Chapter 4 uses “the biography of Giovan Battista Chiesa's father to describe a highly mobile and dynamic relationship between the community and a local political leader” (100). Here, Levi shows how for many years the father of our main character accumulated and leveraged local authority as he served his community in ways that extended far beyond his official responsibilities. When he died in 1690, his son “felt his position was unassailable, and he must have considered himself invested with the same boundless power that his father seems to have exercised in the community” (122).

Chapter 5 takes the reader back to the year 1694, when our future exorcist was brought up on charges that he neglected his priestly responsibilities and, more to the point, pilfered funds and abused his clerical authority. It was no coincidence, writes Levi, that 1694 marked the height of a desperate time. During the previous four years, traveling armies trampled and pillaged the region, a terrible hail storm ruined virtually all the produce of an entire growing season, and heavy snows in late spring shortened yet another growing season. The crisis led to a number of premature deaths (125-27). Just before these events, Giovan Battista Chiesa’s father had died, and the priest dealt ruthlessly with peasants who were desperate to bury their dead, but who could not pay the price for a religious burial.

Chapter 6 resembles Chapter 3 in that it also examines extended families. But here, Levi turns from the massari of Chapter 3 to families of notables. Among these wealthier residents of Santena, in a family with several sons it was common for one of them to become a priest. Consequently, all land to which he held title would be tax-exempt. Upon the death of one of his brothers, the priest could transfer ownership of his land to the son(s) of the deceased. The sisters of these sons would be married off to respectable massari families who would provide for them well enough, but who would not expect large dowries. About this world, Levi remarks: “A strong potential for change lurked beneath established hierarchies that had become self-sustaining and rigid. Messianism and miracles often find living space in an ambiguous climate of truce and dissatisfaction, of outward peace and latent conflict, in which no equilibrium ever is definitive or stable” (157).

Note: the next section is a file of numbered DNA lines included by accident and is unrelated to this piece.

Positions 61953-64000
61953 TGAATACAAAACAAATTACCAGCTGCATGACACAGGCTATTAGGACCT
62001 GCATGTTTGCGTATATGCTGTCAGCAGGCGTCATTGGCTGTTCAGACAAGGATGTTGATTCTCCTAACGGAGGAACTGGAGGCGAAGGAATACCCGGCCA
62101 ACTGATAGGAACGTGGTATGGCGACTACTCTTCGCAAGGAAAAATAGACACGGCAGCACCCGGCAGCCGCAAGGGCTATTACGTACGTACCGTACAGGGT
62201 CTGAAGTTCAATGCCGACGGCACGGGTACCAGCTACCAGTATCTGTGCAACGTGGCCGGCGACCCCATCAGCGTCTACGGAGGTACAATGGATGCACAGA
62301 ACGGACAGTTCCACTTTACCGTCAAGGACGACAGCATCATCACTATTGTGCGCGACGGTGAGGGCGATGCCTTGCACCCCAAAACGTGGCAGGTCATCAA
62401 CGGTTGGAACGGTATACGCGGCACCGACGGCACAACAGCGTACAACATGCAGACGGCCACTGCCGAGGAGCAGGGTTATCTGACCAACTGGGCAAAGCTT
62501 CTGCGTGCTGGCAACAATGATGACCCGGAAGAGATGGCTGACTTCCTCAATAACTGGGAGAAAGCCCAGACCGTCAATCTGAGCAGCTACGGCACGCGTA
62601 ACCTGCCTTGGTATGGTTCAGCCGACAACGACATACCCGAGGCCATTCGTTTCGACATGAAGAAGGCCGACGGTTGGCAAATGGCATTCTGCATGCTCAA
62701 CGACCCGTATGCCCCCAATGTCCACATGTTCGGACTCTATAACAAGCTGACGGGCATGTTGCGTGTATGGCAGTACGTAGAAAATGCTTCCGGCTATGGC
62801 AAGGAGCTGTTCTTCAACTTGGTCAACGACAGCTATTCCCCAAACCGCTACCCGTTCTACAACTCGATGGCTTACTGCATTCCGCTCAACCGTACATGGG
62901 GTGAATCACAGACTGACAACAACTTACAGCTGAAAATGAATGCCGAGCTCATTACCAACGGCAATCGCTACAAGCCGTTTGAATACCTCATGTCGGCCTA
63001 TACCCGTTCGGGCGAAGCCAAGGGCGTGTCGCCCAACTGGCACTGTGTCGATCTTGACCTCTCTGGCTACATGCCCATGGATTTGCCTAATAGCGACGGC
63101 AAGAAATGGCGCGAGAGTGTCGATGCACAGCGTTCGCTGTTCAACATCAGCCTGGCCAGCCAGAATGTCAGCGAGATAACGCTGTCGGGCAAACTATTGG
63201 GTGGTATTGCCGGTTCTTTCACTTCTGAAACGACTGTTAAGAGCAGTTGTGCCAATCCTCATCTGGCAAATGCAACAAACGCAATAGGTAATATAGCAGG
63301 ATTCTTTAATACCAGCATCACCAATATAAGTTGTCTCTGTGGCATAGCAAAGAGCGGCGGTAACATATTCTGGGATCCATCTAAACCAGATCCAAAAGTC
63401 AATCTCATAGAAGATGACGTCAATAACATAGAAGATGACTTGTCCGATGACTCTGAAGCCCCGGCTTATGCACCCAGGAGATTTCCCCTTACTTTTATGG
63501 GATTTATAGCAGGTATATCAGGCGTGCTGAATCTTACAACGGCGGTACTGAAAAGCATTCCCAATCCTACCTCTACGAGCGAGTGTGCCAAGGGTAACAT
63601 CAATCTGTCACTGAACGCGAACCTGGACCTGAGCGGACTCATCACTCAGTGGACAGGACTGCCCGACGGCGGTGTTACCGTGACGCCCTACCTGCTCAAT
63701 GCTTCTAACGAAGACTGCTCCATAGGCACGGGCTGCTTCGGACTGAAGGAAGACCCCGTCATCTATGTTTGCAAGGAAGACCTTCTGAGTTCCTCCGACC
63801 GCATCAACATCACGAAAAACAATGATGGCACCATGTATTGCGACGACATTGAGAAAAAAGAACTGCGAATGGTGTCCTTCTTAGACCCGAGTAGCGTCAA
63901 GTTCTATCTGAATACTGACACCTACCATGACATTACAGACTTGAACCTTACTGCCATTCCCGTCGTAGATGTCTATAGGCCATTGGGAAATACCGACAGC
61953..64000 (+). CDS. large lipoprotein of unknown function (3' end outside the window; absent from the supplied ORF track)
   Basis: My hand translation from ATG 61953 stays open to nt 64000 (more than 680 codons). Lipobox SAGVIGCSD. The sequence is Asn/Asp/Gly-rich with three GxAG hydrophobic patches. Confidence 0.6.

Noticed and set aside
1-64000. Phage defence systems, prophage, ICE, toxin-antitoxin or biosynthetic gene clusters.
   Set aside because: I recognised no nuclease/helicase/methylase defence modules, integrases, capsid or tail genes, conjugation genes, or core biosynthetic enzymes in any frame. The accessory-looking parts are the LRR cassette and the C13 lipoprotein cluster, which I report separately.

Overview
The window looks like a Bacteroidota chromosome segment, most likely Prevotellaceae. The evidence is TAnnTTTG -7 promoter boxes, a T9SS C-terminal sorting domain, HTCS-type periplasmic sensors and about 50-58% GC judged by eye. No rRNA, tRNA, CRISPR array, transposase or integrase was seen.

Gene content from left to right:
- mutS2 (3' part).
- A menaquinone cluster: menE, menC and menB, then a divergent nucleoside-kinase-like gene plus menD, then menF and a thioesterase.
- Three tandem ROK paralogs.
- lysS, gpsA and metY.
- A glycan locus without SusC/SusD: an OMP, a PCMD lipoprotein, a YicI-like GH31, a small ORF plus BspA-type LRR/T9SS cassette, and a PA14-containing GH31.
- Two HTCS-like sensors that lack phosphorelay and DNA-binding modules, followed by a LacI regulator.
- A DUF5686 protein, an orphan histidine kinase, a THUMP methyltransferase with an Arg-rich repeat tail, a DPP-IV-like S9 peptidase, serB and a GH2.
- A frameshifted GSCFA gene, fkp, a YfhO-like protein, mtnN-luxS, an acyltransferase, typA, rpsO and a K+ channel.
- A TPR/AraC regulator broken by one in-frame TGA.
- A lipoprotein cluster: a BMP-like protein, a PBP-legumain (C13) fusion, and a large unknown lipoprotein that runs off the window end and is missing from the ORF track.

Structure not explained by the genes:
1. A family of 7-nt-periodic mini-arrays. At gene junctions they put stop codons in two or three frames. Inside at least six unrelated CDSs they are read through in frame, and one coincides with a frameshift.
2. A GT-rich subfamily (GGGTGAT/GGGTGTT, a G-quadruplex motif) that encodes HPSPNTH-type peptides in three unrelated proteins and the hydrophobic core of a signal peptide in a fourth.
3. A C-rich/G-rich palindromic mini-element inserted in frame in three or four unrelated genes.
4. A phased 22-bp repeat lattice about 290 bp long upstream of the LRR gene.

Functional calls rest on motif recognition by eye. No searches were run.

A brief final chapter returns the reader to the story of Giovan Battista Chiesa. The mercenary priest of 1694 became the apparently-generous healer and exorcist of 1697. What had changed? “It does not seem accurate,” writes Levi, “to say that he took up exorcism in an attempt to find a way to keep the prestige and the power that he had showed himself so incapable of maintaining after the death of this father. It is highly probable that as his preaching garnered successful cures, he himself began to believe sincerely in the new powers of healing that many saw in him” (162), a false dichotomy as I see it. The hundreds of people healed by Chiesa came from peasant, massari, and even notable backgrounds. However, all of them were “secondary personages in their respective kinship groups.” Not one of them was a first-born son or the head of a family. Apparently all of them were men and women “who felt a pressing need to find a reason for their misfortunes” (163). Many of their troubles “went back to complex problems of administration of all the many local communities in the state” as Victor Amadeus II “fought to affirm the central power of the state” (168).

Note: If you've made it this far down the page, then you know that the foregoing is a book report, a summary. For more about Inheriting Power, see the great review by Stephen Greenblatt, “Loitering in the Piazza,” which appeared in the London Review of Books in 1988.